A few days ago, we went into the prefecture of Fukushima, where the Daiichi Nuclear Reactor Accident occurred in conjunction with the Tohoku Earthquake and tsunami. With Fukushima College Professor Ishii as our guide, we were able to look at some of the devastation caused by the earthquake, tsunami and nuclear power plant explosion firsthand. The amount of harm that this triple disaster created, displacing, uprooting, and harming the people and the land is something that, as Professor KTP said of the visit afterwards, “cannot be fathomed in just one day.” I had followed some of the news when I was in the United States, but actually going there and seeing everything, hearing nothing but the wind in the air with no birds anywhere, was something else entirely. It might be a little difficult to imagine for people back at home, so I will attempt to describe it using the medium I am comfortable with: sketching.

Fukushima Scaffolding House

One of the places that Professor Ishii took us out of the bus to look at was a once residential place that now looked like abandoned plains. As the area was within 20km of the power plant, thee area had been designated as unsafe and so even for those whose houses remained they could not come back. Amidst the eerily silent gray sky and debris, there was a house with scaffolding and a construction machine moving next to it. Someone asked Professor Ishii what was being built over there. He replied, “There are some people who say, ‘I’m going to live here no matter what!’”

When I heard this, I almost cried there. I had brought my sketchbook to sketch some of the scenery we saw, and I had sketched that very house with the scaffolding (above), but for me the sketch itself doesn’t look like anything. It may resemble the house and the scaffolding, with the line that squiggled to the right of it a semblance of the mountains in the distance, but essentially, there was no life to this sketch, no vibrancy. It just looked like a bunch of lines thrown together, and I think part of that has to do with the fact that there were no people there. With my previous sketches, even if I hadn’t been drawing people explicitly, there were always stories that I related that sketch to that had people interacting within it that wove into a larger context. With this sketch, however, I can’t say anything about it except that it was a place damaged by the Triple Disaster and that the people all left. The people, the buildings, and the life that made up the area, are all gone quite literally due to the tsunami and threat of radiation. The fact that even then, even in such a decontextualized space so far removed from what it once was, that someone was intent on rebuilding and coming back, was something that left a very big impression on me.

Even now I’m not quite sure how to describe the emotion that wells up as I think back to this, but something that is definitely there is anxiety for what will happen to that area in the future. The class as a whole had gone to the Watarase Basin a few days before. The Watarase Basin had originally been a dam preventing the pollution coming from the Ashio copper mine from going south to Tokyo, although the government created the dam ostensibly to solve a flooding issue and destroyed an entire village in the process. Yanaka village, the village whose people had been forcibly removed from, was flooded to create this basin, and now, as one of the tour guides during our visit explained, as a result of the lack of people there is now great biodiversity there, designating it as a Ramsar Conservation Site. At that time I wasn’t sure how I felt about that, but after going to Fukushima and the utter lack of people there, I thought back to the Watarase Basin. The removal of people at the Watarase Basin had increased biodiversity, making it an internationally protected wildlife area. The case is different with Fukushima with radiation, but the removal of people, even if it was under the name of evacuation, is the same. In the future, if it is discovered that a lack of people in post-disaster Fukushima lead to a rich wildlife and it was hailed as good, I think I would be enraged.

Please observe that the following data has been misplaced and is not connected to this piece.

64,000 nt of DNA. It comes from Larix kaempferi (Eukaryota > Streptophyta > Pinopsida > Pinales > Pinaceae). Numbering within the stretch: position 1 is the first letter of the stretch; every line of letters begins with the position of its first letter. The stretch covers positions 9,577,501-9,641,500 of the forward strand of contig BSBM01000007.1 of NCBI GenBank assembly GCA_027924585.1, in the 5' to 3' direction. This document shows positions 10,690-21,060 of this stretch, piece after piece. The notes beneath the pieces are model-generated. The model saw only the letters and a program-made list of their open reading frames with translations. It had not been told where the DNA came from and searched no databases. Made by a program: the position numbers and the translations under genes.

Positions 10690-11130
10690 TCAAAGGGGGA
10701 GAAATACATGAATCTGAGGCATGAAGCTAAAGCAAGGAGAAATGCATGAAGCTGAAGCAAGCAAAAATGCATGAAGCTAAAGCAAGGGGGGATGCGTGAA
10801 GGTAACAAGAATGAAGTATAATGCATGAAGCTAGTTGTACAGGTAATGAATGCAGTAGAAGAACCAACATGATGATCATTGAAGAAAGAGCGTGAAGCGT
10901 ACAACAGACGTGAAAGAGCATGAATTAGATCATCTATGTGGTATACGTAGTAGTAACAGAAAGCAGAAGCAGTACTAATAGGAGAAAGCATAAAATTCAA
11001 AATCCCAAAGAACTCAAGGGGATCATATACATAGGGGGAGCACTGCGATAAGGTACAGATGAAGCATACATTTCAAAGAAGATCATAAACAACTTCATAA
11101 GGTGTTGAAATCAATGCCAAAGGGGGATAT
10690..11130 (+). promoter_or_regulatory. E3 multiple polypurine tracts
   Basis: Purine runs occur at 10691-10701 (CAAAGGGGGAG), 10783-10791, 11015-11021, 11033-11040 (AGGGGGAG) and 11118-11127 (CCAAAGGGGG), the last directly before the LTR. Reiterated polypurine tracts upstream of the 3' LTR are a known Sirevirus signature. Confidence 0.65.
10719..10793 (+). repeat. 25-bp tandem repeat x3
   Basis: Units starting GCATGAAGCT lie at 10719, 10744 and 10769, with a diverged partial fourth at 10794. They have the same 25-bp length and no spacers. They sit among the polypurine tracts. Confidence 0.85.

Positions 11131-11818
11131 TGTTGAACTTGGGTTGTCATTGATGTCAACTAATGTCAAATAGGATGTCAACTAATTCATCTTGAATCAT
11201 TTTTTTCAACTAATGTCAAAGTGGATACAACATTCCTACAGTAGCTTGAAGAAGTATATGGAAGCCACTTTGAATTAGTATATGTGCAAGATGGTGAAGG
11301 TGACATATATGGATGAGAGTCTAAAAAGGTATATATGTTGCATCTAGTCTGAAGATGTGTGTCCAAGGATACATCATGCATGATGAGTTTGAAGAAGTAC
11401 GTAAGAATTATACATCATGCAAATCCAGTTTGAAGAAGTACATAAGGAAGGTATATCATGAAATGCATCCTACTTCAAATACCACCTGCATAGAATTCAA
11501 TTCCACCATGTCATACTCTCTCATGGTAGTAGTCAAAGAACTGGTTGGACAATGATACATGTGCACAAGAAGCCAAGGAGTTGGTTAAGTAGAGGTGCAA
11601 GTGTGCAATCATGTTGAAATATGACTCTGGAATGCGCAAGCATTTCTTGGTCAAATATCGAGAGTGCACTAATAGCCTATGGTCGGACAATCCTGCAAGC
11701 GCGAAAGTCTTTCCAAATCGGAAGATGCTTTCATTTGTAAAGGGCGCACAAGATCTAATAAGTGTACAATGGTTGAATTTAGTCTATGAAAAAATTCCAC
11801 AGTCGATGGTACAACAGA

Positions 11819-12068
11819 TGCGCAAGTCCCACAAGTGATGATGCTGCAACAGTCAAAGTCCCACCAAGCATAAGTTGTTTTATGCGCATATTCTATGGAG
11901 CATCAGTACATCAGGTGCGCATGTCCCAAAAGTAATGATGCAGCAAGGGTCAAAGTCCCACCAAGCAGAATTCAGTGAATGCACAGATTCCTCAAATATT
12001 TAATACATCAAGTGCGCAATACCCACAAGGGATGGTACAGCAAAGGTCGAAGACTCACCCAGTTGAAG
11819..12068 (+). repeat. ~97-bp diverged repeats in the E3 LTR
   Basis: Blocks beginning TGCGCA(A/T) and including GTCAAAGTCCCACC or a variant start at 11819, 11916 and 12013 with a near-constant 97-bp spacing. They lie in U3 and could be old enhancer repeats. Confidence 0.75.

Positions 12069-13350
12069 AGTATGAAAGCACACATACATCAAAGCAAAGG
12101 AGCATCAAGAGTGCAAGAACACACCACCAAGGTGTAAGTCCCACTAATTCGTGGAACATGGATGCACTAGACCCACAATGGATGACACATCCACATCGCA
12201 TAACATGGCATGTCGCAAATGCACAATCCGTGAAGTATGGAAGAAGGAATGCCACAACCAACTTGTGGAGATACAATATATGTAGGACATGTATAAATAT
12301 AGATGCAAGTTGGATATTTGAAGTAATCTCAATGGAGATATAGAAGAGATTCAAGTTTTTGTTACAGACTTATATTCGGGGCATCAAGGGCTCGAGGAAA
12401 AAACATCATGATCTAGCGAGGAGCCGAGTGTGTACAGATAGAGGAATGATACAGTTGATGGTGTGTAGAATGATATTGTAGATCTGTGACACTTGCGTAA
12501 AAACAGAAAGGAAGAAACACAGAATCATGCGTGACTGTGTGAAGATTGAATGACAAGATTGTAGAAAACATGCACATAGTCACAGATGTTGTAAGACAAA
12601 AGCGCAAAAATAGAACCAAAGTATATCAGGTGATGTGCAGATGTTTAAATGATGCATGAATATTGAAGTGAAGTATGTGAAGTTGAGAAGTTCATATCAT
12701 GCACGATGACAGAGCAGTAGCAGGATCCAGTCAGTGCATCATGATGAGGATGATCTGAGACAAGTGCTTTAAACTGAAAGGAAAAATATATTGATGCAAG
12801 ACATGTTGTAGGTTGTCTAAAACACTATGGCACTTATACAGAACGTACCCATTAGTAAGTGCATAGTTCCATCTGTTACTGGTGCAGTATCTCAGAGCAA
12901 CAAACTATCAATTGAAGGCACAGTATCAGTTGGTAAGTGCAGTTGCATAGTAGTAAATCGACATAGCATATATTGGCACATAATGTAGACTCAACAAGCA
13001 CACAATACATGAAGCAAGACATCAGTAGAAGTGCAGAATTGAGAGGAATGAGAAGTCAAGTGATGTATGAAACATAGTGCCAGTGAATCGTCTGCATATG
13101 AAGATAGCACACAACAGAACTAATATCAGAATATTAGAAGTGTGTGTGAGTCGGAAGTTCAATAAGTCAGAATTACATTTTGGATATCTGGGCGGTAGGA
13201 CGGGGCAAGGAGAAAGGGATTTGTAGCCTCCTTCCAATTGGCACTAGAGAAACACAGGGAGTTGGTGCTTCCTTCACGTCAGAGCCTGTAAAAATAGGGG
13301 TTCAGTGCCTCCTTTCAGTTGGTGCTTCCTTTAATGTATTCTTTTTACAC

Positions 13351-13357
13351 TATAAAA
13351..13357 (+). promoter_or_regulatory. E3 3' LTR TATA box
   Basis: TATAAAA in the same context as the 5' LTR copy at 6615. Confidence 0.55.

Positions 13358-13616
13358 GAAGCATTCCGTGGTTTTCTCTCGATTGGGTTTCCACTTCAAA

One of the ideas that we had talked about in class is a term called “deep ecology”, which is an idealized form of living in which all people should return to nature. I think that hailing the Watarase Basin as a reserve with rich biodiversity due to the forced removal of people is an extreme case of this, where one takes people out of the equation altogether. I don’t mean to blame the tour guides or the people that designated it as a Ramsar Conservation Site; it is good that biodiversity increased and the area is now protected, but as one of the students in the class asked, “What kind of wildlife was here when the village still existed?” The amount of suffering felt and paid unjustifiably by the people displaced originally must be considered when thinking about the area as a wildlife reserve. This thought problem of the Watarase Basin is not just unique to Japan; it also has a U.S. parallel. In the 1970s Yosemite pictures by Ansel Adams, the pristine wildlife cleared of people was built upon the forced removal of Native American peoples. Not too long ago, the U.S.’ national reserves were called ‘preserves’ after the idea of preservationism, where nature was something to be kept away from humans, which does not quite work. A very big question for environmental sustainability now lies in how we as people interact with nature and live with nature so that we don’t destroy it, and I think the Watarase Basin, as well as Fukushima are things we need to consider to find the answer.